Emerald and diamond glasses from Mughal-era India to be auctioned by Sotheby’s

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The Mughal-era pair of spectacles with emerald lenses will be auctioned in London later this month  (Sotheby’s)
The Mughal-era pair of spectacles with emerald lenses will be auctioned in London later this month (Sotheby’s)

Exceptionally rare bejewelled spectacles from the 17th century Mughal era in India will be sold at an auction in London this month.

The two pairs of spectacles, which feature lenses carved out of emeralds and diamonds, value around £1.5m to £2.5m each. They will be exhibited for auction on 27 October at the “Arts of the Islamic World and India” sale, auction house Sotheby’s announced on Thursday.

The emerald lenses, named the “Gate of Paradise” weigh more than 300 carats and are believed to have been carved out of a single emerald imported from the mines of Columbia, which is famous for housing the finest quality of gemstones.

Similarly, the diamond lenses titled “Halo of Light” are believed to have been carved out of a single 200-carat diamond found in the Golconda mines in the southern Indian state of Andhra Pradesh.

The auction house estimates that the original diamond was possibly the largest ever found.

To put this in perspective, the “Koh-i-Noor” from India is one of the largest cut diamonds in the world and now part of the British crown jewels. It weighs 105.6 carats.

A pair of diamond spectacles from 17th century Mughal era will be auctioned in London this month (Sotheby’s)
A pair of diamond spectacles from 17th century Mughal era will be auctioned in London this month (Sotheby’s)

“The quality and purity of the gemstones is extraordinary and stones of this size would no doubt have been the reserve of an emperor,” a statement from Sotheby’s said.

Although it is unclear which ruler commissioned these spectacles, the style of cutting pre-dates sawing technology, confirming a 17th-century date of production, according to experts.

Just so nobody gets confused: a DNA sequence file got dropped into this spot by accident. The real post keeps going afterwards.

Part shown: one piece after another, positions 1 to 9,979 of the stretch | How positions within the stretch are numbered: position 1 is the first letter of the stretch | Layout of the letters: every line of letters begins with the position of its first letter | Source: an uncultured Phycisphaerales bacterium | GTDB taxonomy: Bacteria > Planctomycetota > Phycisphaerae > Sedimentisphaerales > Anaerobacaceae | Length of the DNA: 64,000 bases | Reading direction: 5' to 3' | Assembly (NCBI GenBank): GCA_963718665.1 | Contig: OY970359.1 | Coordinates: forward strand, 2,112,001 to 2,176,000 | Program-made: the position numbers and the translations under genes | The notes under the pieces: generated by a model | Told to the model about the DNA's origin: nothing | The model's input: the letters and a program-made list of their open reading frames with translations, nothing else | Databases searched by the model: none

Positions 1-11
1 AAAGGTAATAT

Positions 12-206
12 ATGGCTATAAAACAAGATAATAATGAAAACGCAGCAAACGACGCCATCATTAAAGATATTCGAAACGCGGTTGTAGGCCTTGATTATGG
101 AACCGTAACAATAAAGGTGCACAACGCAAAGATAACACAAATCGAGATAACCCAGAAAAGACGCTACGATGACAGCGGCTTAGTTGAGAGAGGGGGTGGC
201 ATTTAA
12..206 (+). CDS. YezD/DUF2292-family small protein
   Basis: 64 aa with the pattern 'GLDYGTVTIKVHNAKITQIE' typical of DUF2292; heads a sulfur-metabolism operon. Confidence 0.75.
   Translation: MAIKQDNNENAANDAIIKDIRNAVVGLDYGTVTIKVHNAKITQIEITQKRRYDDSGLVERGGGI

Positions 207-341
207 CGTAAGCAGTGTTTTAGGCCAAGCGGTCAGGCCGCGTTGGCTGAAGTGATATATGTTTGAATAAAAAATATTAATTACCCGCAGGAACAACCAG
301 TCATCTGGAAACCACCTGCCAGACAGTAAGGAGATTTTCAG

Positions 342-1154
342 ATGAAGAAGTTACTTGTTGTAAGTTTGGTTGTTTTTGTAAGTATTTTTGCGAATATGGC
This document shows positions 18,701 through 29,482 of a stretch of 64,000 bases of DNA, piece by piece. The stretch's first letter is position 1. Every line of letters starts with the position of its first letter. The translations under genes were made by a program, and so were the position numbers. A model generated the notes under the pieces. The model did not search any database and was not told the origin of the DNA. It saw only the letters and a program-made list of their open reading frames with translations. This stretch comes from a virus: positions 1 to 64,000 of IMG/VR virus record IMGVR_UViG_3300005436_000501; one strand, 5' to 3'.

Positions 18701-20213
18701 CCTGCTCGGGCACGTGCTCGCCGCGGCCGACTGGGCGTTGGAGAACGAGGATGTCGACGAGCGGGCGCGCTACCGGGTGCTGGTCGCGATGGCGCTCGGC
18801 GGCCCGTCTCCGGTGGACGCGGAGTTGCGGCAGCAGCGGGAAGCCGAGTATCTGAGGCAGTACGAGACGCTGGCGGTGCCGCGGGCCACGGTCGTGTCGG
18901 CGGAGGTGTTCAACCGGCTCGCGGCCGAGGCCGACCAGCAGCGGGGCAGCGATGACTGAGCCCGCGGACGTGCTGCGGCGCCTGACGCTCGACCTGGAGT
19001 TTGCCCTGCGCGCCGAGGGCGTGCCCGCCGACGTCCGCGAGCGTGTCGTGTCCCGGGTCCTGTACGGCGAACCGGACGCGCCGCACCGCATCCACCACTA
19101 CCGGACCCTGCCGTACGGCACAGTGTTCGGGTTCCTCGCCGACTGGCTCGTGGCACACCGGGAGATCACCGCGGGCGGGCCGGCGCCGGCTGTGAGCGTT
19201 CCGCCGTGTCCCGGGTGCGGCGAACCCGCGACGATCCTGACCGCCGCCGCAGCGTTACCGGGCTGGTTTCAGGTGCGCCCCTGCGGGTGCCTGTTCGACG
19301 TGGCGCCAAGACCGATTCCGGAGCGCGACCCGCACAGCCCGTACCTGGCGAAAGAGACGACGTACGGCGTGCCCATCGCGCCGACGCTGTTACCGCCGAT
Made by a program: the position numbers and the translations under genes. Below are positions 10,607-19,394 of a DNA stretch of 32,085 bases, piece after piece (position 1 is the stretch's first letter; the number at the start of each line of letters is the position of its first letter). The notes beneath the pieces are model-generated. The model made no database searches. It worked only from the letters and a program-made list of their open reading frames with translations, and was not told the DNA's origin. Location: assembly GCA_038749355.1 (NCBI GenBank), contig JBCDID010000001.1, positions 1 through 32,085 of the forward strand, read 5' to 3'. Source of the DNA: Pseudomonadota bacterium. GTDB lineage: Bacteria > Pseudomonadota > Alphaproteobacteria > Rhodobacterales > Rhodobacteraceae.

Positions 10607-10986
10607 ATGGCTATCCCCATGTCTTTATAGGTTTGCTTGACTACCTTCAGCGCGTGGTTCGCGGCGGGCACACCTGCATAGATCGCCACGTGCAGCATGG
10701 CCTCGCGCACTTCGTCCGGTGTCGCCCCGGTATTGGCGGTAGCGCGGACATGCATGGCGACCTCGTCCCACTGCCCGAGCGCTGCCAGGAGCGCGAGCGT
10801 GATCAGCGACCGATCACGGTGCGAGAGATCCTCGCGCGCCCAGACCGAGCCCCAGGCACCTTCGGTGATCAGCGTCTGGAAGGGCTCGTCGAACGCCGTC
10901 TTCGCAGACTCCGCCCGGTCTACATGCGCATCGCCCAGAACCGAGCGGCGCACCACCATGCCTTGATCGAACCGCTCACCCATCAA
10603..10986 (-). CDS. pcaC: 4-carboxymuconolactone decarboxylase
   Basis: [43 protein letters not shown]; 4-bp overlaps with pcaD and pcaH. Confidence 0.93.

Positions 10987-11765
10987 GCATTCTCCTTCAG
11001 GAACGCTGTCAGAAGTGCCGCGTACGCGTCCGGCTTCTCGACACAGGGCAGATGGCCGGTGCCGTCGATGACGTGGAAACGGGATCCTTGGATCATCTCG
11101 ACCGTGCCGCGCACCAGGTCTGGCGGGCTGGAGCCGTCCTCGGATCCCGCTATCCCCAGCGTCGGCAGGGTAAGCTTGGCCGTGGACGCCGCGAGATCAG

“These extraordinary curiosities bring together myriad threads — from the technical mastery of the cutter and the genius of craftsmanship to the vision of a patron who chose to fashion two pairs of glasses quite unlike anything ever seen before,” said Edward Gibbs, chairman of Sotheby’s for Middle East and India.

The lenses were placed in new frames of rose-cut diamonds around 1890, estimates Sotheby’s. This traditional encasing technique is believed to have originated in India’s western state of Gujarat. The frame also incorporates a European ‘open claw’ design, which was popularised between the 18th and 19th centuries.

Both the pairs of glasses were held by a princely Indian family until they sold them off to European buyers in the 1980s.

These spectacles are said to have aided in spiritual enlightenment. According to Indian legend, diamonds were considered to illuminate and emeralds were believed to have miraculous healing powers and could ward off evil.

The colour green is also associated with paradise and prosperity in Islam. The use of emerald stones for healing can be traced back to the reign of Mughal emperor Shah Jahan, who, according to legend, treated his ailing eyes with the gemstones following his wife’s death.

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